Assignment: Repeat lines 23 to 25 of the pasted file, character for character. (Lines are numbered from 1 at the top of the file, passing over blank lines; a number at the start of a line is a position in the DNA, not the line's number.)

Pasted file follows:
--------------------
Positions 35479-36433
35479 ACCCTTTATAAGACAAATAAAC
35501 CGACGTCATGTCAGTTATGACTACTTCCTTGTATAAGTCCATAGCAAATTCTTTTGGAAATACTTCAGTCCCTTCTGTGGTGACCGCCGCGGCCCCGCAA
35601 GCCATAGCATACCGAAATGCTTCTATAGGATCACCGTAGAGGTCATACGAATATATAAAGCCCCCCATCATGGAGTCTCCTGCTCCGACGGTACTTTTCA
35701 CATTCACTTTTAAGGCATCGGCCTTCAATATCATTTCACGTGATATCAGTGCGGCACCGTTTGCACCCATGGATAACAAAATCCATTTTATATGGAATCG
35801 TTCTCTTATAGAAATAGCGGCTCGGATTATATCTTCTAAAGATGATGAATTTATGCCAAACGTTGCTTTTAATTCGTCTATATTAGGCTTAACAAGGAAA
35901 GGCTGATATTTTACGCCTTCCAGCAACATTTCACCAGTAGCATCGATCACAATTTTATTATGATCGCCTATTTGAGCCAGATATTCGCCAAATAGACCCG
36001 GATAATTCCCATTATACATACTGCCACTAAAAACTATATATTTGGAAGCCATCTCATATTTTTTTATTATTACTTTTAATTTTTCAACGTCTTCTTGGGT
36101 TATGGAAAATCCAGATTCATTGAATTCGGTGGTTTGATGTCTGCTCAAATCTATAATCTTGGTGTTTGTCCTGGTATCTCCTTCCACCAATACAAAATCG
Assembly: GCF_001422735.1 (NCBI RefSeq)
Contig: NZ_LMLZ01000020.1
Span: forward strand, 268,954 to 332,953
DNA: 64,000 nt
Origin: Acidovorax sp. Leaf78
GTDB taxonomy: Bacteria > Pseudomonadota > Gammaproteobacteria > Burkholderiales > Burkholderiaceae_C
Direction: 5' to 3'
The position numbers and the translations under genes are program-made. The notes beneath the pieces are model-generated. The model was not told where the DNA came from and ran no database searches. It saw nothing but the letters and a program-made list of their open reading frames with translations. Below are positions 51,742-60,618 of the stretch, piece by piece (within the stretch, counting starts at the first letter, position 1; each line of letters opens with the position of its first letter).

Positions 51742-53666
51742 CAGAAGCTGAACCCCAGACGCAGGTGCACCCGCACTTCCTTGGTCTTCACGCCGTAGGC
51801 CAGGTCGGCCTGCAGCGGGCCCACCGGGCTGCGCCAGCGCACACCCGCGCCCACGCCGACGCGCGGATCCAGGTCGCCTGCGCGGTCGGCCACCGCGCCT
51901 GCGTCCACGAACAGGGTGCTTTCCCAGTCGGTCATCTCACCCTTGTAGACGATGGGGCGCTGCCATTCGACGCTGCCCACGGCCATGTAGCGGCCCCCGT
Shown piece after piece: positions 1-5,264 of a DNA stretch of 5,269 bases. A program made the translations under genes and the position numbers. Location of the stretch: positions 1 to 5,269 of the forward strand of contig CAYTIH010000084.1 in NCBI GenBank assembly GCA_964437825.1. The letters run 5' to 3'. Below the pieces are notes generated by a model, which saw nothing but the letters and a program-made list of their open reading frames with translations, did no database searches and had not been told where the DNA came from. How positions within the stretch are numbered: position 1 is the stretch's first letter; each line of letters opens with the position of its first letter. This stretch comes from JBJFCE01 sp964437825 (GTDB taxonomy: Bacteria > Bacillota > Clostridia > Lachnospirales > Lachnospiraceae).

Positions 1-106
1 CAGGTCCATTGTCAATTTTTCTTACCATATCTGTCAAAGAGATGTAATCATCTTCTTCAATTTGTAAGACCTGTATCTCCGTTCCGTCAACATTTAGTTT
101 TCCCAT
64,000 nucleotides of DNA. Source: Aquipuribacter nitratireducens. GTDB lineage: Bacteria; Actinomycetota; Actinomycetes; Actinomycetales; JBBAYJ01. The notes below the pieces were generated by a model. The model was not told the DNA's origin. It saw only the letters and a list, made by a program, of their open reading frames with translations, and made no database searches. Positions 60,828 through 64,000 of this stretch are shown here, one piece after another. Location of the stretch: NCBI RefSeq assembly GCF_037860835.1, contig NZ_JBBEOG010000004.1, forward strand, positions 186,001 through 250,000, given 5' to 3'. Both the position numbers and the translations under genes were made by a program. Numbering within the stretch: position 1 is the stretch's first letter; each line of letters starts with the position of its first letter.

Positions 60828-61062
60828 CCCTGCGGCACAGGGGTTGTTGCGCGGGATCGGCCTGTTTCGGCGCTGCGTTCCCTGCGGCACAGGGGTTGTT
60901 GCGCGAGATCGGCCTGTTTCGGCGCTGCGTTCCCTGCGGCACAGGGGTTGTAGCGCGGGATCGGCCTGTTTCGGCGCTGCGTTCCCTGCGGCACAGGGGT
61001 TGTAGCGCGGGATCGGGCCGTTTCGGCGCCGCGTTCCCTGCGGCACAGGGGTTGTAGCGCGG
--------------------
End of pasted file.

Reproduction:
Positions 1-106
1 CAGGTCCATTGTCAATTTTTCTTACCATATCTGTCAAAGAGATGTAATCATCTTCTTCAATTTGTAAGACCTGTATCTCCGTTCCGTCAACATTTAGTTT
101 TCCCAT